HC Deb 26 April 1966 vol 727 cc507-10
1. Mr. Derek Page

asked the Minister of Power what consideration is being given by Her Majesty's Government to the planning of pipelines and related equipment for the handling and distribution of North Sea gas.

14. Mr. Geoffrey Lloyd

asked the Minister of Power what consultations are being held with industry on the modifications of gas-using equipment which will be required for using North Sea gas.

The Minister of Power (Mr. Richard Marsh)

I am giving very close attention to all the consequences of the discovery of gas in the North Sea. The scope and scale of these consequences will depend on the amounts discovered. The planning of pipelines and equipment for the handling, distribution and use of North Sea gas is in the first place for the gas industry and I am discussing it with them in the context of their capital development programmes.

Mr. Page

Will my right hon. Friend bear in mind the social needs of Norfolk and East Anglia in general for the industry which must flow as a result of these discoveries? Will he keep in close contact with the Regional Council?

Mr. Marsh

Yes, Sir.

3. Sir G. Nabarro

asked the Minister of Power what additional capital sums he proposes to allocate to the nationalised gas industry for piped distribution of North Sea gas during 1966-70; what compensating economy there will be on capital account in respect of imported liquid methane and associated underground storage, respectively; and whether he will make a statement.

Mr. Marsh

May I first of all say how pleasant it is to see the hon. Gentleman's moustache again.

Until more is known about the availability of gas from the North Sea, it is not possible to estimate what investment will be required for its distribution. The only firm proposal at present is to construct a pipeline to transmit gas from the British Petroleum Company's wells from the coast to the existing methane grid at a cost of £5 million. No investment has been proposed in connection with additional imports of methane.

Sir G. Nabarro

Does the right hon. Gentleman's reply mean that the capital allocation sums during the period between 1966 and 1970 for imported liquid methane will now remain unaltered?

Mr. Marsh

The capital expenditure in regard to the importation of Algerian methane has been completed. It is not possible to make any capital predictions about North Sea gas in general until we have some idea of the quantities involved.

5. Mrs. Jill Knight

asked the Minister of Power when gas storage tanks will be available in the West Midlands area to house the gas shortly to be available from the North Sea project.

Mr. Marsh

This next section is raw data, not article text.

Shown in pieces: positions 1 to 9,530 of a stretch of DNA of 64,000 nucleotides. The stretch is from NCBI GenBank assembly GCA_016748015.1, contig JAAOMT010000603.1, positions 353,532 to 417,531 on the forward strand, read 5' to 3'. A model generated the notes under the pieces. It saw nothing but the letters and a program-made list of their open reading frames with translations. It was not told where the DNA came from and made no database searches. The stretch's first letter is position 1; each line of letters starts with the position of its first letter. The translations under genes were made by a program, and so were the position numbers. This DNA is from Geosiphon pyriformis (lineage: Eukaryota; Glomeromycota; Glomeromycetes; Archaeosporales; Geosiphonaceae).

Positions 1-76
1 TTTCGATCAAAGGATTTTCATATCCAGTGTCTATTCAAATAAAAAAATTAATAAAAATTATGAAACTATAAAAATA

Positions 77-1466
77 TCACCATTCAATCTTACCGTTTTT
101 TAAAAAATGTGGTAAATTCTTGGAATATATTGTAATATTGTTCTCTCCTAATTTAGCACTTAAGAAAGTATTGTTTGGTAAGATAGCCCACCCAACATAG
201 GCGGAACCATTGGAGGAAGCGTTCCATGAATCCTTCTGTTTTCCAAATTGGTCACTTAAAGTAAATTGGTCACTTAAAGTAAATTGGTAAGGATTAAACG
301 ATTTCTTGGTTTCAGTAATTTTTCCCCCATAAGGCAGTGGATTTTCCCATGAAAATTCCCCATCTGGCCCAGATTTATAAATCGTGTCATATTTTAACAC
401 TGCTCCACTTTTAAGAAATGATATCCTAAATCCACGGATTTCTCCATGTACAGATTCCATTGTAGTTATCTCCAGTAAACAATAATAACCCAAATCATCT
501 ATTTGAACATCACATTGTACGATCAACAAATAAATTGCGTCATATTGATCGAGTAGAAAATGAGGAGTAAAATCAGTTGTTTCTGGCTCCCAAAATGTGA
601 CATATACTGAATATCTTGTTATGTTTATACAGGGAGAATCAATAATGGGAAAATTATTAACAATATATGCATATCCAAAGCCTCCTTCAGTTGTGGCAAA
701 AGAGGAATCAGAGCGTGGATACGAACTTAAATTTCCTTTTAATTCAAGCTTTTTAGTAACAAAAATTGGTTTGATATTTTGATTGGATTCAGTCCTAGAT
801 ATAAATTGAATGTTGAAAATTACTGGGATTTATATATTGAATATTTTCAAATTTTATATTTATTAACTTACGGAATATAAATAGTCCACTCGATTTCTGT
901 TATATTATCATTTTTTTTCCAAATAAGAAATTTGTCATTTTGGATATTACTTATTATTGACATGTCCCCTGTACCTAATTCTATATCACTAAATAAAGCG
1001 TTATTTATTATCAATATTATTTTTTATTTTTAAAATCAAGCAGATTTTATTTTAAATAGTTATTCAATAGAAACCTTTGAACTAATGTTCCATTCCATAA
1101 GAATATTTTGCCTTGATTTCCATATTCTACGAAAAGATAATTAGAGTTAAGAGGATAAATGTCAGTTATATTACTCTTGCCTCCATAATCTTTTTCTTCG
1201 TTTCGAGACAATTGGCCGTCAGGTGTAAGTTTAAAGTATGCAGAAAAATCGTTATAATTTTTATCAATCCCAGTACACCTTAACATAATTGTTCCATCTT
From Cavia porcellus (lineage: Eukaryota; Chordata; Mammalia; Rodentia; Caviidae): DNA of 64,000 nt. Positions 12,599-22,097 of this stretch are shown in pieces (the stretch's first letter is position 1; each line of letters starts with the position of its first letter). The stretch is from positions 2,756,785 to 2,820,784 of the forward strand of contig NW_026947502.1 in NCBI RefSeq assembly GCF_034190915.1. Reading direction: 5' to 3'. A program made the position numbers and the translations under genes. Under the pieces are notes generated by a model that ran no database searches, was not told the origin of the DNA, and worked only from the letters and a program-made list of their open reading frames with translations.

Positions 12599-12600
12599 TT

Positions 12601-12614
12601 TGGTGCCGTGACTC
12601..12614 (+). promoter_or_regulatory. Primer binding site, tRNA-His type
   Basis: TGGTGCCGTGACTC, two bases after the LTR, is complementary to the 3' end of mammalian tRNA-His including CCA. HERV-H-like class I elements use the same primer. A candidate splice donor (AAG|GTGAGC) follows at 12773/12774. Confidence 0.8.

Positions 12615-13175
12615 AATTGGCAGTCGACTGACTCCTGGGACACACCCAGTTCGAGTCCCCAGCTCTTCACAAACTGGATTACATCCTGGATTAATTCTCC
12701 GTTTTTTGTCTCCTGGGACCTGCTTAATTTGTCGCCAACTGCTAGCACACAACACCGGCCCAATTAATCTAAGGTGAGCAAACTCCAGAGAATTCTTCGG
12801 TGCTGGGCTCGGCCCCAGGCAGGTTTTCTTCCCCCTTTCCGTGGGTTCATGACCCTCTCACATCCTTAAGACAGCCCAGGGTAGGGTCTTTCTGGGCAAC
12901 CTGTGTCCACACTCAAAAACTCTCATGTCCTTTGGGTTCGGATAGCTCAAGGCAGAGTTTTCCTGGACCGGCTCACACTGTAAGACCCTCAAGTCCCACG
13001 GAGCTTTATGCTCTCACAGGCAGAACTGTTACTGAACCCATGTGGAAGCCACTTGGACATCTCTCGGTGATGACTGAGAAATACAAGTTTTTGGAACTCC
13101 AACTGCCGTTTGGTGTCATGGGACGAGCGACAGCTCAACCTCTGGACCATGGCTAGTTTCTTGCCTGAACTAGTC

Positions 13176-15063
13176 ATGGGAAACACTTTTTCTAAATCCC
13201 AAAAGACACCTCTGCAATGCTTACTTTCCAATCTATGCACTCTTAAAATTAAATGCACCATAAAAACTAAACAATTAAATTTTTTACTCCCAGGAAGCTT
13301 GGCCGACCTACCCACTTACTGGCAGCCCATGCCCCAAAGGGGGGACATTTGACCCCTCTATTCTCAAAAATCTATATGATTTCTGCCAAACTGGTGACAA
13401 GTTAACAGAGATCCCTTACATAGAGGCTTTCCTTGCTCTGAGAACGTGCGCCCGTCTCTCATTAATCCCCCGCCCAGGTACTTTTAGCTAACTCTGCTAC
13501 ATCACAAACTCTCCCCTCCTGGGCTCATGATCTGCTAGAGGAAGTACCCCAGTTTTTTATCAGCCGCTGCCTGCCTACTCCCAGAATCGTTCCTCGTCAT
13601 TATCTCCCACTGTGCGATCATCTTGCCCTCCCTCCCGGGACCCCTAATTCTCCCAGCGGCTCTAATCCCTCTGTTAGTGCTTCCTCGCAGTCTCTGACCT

Storage tanks will not be required for this purpose.

13. Mr. Geoffrey Lloyd

asked the Minister of Power what is the estimated date for the supply of North Sea gas to Midlands industry.

21. Mr. Maxwell

asked the Minister of Power what is the earliest date on which gas from British Petroleum's North Sea concession is expected to be available to consumers; and what price per therm is to be paid by the Gas Council to British Petroleum.

Mr. Marsh

The supply of 50 million cubic feet a day is planned to be available by about the middle of next year for use by the Midlands and other gas boards connected to the methane line. Smaller quantities may become available on shore before then. As the House was informed on 4th February, these supplies are being made available under an agreement for 15 years between the Gas Council and British Petroleum. The price of gas under this agreement will in general be for negotiation, but as a limited and temporary arrangement—and I should stress this—the price for an initial period of three years will be 5d. a therm for amounts up to an average of 100 million cubic feet a day.

Mr. Maxwell

Does not my right hon. Friend agree that this price is rather exorbitant? Would he not further agree that British Petroleum would be able to recoup its investment within three years, and will he confirm that he will not allow Shell to strike that kind of financial bonanza?

Mr. Marsh

This agreement was a limited and temporary arrangement suitable for the conditions at that particular time. It does not commit anybody to the same sort of agreement in the future.

Mr. Brewis

By what percentage does the Minister think this will reduce the price to the domestic consumer in the Midlands?

Mr. Marsh

It is impossible to give a figure till we have some idea of what there is in the North Sea, and this is a figure we have not yet got.

Mr. Biffen

Are the supplies of North Sea gas expected to be of such a quantity as to require a revision of the figures in the fuel section of the National Plan?

Mr. Marsh

Obviously, this whole question of North Sea gas will change our attitudes to many things. At present, however, no one knows the quantities which are available.